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  • andrewaggb - Tuesday, May 10, 2016 - link

    There are some positives though. Sandboxing games and win32 apps is a good thing in most cases. Games in particular are pretty good candidates for sandboxing.

    If Microsoft gives away the pc version when you buy the console version (something I've been hoping EA would do) that is a positive for me as I also own an xbox one. If microsoft chooses to release xbox exclusives on PC, that's a big win for me as I prefer pc gaming.

    All that said - if I had the choice between getting the same game on steam or on the windows store, I'd pick steam. But I also understand why publishers want to use their own stores and I don't really have a problem with that. If it was me, I'd want to use my own store as well. They're making improvements, so hopefully they'll fix some of the obvious feature deficiencies.
    Reply
  • JoeMonco - Wednesday, May 11, 2016 - link

    The only valid point you made is this benefits only Microsoft and no one else. Thanks, but no thanks. Reply
  • nathanddrews - Wednesday, May 11, 2016 - link

    I don't really see the need for sandboxing games. What do we gain? We already know that we lose an awful lot. Reply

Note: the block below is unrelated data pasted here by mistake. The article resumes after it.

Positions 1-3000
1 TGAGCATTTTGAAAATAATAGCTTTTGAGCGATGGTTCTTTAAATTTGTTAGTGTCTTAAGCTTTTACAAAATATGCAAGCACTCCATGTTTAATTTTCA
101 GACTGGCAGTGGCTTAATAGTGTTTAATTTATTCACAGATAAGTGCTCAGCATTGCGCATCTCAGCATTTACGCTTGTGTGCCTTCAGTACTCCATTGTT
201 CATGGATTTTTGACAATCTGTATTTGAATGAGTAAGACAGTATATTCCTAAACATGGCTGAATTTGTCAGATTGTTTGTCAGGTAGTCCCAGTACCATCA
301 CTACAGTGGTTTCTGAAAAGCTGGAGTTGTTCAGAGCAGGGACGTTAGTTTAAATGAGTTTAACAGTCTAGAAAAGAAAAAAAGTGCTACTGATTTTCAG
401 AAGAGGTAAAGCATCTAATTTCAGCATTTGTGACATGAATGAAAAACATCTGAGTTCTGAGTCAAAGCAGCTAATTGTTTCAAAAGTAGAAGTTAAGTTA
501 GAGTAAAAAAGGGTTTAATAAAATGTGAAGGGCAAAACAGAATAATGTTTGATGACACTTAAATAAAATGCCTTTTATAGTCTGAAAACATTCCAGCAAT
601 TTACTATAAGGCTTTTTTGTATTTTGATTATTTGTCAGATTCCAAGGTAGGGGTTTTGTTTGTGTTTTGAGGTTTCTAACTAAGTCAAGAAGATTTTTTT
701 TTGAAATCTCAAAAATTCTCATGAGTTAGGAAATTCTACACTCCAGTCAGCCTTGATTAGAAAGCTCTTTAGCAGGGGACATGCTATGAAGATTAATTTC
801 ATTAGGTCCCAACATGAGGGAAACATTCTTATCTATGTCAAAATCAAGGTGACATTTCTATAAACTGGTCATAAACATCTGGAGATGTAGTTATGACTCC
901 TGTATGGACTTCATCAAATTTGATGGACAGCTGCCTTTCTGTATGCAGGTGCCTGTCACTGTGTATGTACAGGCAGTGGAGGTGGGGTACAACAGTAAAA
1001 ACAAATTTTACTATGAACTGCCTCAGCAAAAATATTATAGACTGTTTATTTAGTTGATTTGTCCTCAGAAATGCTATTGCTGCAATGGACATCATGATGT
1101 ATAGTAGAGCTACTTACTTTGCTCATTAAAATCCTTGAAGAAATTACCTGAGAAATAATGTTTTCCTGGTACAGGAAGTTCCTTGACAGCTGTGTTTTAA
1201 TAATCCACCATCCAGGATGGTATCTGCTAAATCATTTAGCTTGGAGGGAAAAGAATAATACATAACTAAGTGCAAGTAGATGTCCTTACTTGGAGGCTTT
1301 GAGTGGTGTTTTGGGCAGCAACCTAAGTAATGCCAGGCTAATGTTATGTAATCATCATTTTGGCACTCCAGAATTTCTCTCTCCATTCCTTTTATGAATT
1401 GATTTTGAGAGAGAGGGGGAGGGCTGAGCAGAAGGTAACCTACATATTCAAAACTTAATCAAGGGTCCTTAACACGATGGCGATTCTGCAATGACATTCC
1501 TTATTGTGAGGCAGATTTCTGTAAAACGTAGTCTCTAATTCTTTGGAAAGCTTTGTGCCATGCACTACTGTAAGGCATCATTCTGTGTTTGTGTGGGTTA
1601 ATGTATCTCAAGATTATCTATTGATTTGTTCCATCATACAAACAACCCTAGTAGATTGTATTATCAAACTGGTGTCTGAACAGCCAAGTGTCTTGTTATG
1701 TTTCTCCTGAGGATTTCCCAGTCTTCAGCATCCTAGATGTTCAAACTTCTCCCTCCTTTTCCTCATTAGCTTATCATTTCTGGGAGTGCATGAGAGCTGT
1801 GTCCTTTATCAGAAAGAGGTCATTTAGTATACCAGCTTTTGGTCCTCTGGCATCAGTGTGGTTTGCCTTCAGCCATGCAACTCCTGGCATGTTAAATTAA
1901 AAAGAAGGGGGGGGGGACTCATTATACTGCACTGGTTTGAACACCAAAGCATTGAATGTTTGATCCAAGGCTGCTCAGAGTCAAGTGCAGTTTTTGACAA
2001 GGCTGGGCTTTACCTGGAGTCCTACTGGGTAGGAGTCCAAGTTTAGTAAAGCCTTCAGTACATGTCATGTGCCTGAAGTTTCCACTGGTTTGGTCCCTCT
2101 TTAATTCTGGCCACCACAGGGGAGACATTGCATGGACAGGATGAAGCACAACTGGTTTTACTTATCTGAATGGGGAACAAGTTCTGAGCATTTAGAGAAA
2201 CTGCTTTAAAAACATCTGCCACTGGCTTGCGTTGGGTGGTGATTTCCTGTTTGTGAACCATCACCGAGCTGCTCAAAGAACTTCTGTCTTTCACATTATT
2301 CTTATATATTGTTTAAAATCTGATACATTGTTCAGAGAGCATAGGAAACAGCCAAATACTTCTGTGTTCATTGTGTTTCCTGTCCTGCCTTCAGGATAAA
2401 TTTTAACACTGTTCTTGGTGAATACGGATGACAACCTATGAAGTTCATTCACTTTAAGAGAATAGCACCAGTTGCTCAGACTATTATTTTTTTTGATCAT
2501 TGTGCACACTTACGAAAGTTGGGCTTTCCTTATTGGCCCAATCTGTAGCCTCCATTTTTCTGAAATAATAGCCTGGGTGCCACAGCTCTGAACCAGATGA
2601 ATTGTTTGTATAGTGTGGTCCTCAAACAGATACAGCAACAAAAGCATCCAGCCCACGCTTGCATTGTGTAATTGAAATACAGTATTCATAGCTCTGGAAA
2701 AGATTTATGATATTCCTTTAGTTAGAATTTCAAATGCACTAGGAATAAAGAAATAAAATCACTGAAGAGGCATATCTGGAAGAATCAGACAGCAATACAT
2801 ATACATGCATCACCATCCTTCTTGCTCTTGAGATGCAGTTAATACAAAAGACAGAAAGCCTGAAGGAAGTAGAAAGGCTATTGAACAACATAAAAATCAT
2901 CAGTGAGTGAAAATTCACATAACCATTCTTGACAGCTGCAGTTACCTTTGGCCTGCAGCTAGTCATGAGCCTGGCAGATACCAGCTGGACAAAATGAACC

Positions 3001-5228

• Murloc - Wednesday, May 11, 2016 - link

    I bet trainers won't work anymore either. I can't finish some games without cheating because I get bored too fast. Reply
  • JonnyDough - Friday, May 20, 2016 - link

    I say F#$% ports, Microsoft for Windows 10, and any garbage company that gets overly greedy and tries to control user choice by locking them into crap. Freedom baby. It's everything. Reply
  • stephenbrooks - Tuesday, May 10, 2016 - link

    "The Windows Store is also missing the ability to backup games" <- Things like this make this feel more like giving Microsoft more control than giving the users more control... Reply
  • LordanSS - Tuesday, May 10, 2016 - link

    I will agree with the game sandboxing there. That should make things more complicated for cheaters, which would be great for games with online components.

    SecuROM debacle anyone?
    Reply
  • JonnyDough - Friday, May 20, 2016 - link

    I was there. DRM free or bust. Reply
  • Notmyusualid - Wednesday, May 11, 2016 - link

    As long as Steam & Windows 7 work, and Win 10 is a privacy nightmare, they can announce what they please.

    I ain't moving.
    Reply
  • Michael Bay - Wednesday, May 11, 2016 - link

    There are still idiots who believe they have more "privacy" under 7?
    Not to mention gaben mining the shit of whatever you do with the client.
    Reply